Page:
Big XII – Texas Tech and Baylor (play one another on 11/16). Both teams also still have to play Oklahoma, Texas, and Oklahoma St.
Big Ten – Only Ohio St. remains undefeated and is expected to be widely favored in the remaining regular-season games. If they get through that, their likely opponent in the Big Ten championship game will be the winner of Michigan St. and Nebraska.
MAC – Only Northern Illinois remains undefeated. The Huskies will play Ball St. later in the season, and possibly Bowling Green in the MAC championship game. Both Ball St. and Bowling Green are undefeated in conference so far, as is Buffalo.
MWC – Only Fresno St. remains undefeated. Their toughest remaining game may be a rematch with Boise St., whom they beat earlier by a single point, in the MWC championship game; but three other teams (Fresno St. will play all of them) are undefeated in conference.
Pac-12 – Oregon and UCLA (play one another on 10/26 and may meet again in the Pac-12 championship). Oregon also still must play Stanford and Oregon St., which are the most likely opponents for UCLA if the Bruins are undefeated going into the Pac-12 championship and the Ducks are not. UCLA also has to play Washington.
SEC – Alabama and Missouri (would not play one another until championship game). Alabama also has LSU and Auburn, who each have one loss, remaining. Missouri has Florida and South Carolina in just the next two weeks and will end the regular season against Texas A&M.
So other than Ohio St., who was known to lose to second-tier conference opponents before Meyer showed up anyway, I don’t see a second team I would characterize as likely to finish undefeated. Oregon or Alabama may finish undefeated, but I would not bet on it (at least not without something like 3:1 odds). Some have mentioned the possibility of the BCS snubbing Ohio St., but I wouldn’t bet on that either.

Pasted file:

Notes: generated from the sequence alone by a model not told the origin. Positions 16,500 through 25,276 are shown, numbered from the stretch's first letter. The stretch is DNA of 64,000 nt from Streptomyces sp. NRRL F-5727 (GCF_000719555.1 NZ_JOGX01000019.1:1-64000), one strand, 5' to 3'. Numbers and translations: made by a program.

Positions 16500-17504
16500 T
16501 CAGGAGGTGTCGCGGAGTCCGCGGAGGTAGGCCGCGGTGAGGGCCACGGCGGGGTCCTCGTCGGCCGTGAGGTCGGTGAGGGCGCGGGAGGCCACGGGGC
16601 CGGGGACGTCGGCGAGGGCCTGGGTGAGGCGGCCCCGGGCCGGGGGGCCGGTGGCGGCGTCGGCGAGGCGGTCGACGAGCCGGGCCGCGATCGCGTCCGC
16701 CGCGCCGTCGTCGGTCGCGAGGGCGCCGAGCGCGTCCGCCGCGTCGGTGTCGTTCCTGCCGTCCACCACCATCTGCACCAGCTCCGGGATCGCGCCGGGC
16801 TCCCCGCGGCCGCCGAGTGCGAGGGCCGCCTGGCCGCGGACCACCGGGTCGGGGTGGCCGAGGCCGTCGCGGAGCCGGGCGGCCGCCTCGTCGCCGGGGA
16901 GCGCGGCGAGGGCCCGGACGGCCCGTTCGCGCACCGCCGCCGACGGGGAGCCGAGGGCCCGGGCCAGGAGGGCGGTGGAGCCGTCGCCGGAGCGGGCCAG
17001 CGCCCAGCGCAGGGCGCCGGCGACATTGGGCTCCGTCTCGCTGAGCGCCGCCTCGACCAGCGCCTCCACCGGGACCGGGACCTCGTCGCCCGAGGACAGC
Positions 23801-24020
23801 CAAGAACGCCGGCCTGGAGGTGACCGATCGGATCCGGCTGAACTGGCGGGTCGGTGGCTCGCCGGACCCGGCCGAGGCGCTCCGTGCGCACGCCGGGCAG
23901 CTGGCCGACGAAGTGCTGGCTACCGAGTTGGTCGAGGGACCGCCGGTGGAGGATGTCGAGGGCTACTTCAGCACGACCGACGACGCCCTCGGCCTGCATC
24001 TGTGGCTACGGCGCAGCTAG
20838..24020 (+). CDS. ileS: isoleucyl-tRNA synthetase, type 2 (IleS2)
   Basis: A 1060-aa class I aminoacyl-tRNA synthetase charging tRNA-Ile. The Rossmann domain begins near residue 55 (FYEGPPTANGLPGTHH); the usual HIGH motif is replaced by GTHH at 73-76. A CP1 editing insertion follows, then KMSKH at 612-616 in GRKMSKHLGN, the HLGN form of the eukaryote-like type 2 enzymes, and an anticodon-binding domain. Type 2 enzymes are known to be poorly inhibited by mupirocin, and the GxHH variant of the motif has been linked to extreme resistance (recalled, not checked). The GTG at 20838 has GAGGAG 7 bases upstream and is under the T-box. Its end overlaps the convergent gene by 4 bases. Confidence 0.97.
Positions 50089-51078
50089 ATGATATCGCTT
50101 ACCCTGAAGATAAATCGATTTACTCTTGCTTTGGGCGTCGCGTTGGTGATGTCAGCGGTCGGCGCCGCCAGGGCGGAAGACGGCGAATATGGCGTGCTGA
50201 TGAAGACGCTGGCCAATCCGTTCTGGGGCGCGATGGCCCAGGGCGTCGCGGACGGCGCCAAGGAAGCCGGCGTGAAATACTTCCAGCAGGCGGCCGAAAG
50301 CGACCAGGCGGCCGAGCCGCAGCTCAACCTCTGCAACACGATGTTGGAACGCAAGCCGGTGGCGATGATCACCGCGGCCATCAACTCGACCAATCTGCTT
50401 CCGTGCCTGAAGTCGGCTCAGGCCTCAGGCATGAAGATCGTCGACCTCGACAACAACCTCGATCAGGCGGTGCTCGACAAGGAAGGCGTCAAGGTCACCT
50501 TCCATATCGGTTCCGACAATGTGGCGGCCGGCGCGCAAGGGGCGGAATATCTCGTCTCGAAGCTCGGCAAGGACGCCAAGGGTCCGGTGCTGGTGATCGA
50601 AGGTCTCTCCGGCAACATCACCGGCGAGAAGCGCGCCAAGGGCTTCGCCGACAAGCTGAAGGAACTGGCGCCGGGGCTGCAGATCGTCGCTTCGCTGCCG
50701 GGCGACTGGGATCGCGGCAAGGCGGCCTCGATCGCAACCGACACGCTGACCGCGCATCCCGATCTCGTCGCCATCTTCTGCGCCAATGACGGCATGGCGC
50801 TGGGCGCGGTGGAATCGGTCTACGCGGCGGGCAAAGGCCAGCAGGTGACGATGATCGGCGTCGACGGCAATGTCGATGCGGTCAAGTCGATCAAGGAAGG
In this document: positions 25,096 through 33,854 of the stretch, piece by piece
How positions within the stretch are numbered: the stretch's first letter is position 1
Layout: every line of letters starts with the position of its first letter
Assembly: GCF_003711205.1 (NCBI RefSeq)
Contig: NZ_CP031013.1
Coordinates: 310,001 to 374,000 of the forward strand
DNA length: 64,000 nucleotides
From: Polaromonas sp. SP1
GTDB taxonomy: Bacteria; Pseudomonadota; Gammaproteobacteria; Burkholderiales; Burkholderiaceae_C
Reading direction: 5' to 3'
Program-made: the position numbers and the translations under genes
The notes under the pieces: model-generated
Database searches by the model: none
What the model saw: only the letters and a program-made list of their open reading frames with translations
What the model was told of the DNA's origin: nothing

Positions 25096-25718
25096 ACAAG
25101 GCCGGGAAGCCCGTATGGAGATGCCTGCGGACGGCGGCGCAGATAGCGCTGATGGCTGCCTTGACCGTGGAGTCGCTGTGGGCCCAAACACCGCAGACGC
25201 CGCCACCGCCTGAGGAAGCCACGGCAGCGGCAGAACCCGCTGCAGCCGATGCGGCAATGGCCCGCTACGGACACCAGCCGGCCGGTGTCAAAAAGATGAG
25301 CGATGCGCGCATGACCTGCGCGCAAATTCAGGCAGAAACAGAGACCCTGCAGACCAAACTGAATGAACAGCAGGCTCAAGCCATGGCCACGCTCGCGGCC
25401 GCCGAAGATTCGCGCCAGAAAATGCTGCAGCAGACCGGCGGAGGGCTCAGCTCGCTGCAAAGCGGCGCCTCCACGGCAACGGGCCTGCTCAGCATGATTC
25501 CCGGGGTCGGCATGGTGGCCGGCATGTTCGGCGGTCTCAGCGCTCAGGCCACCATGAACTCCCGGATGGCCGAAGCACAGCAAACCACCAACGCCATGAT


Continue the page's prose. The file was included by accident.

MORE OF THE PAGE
Fresno St., Northern Illinois, and possibly an AAC team may finish undefeated though. The AAC does have an automatic bid to a BCS bowl in (mercifully, in my opinion) the final year of the BCS contract.
Threatening one-loss teams
I’ll start with the SEC, where such a team is most likely to make the BCS championship.
In the SEC West, LSU, Texas A&M, and Auburn each have one loss; but the best avenue to the SEC championship is LSU’s. Texas A&M would lose a tiebreaker to Alabama; and Auburn would lose a tiebreaker to LSU, not that I would expect the two to tie for the SEC West anyway.
South Carolina only has one loss, but they would need Georgia to lose at least one more conference game to control their own destiny in the conference.
Oregon St. and Stanford control their respective destinies in the Pac-12, and the Beavers are still undefeated in conference. Stanford also has the big non-conference game against Notre Dame yet to play.
There are several ways a Big XII team could finish with one loss. There is no championship game there to complicate things. Oklahoma (or even Oklahoma St.) could win out; and as mentioned, there are many ways Baylor and Texas Tech can lose a single game apiece. Texas, which has not lost in conference yet, could be a spoiler.
Virginia Tech controls its own destiny in the ACC Coastal. I don’t think Maryland is much of a threat in the Atlantic, but if they beat Clemson and Florida St. loses twice, winning the division could happen.
Michigan, the one-loss team I didn’t mention earlier from the Big Ten Legends, is unlikely to factor into any national-championship discussion, but if they run the table, possibly beating Ohio St. twice, they may have a chance. The Wolverines also will have to play Northwestern, Nebraska, and Michigan St.
I plan to write what I call “ rankings commentary” blogs like this one more often—now that the season is at this point—as kind of a supplement to my computer ratings.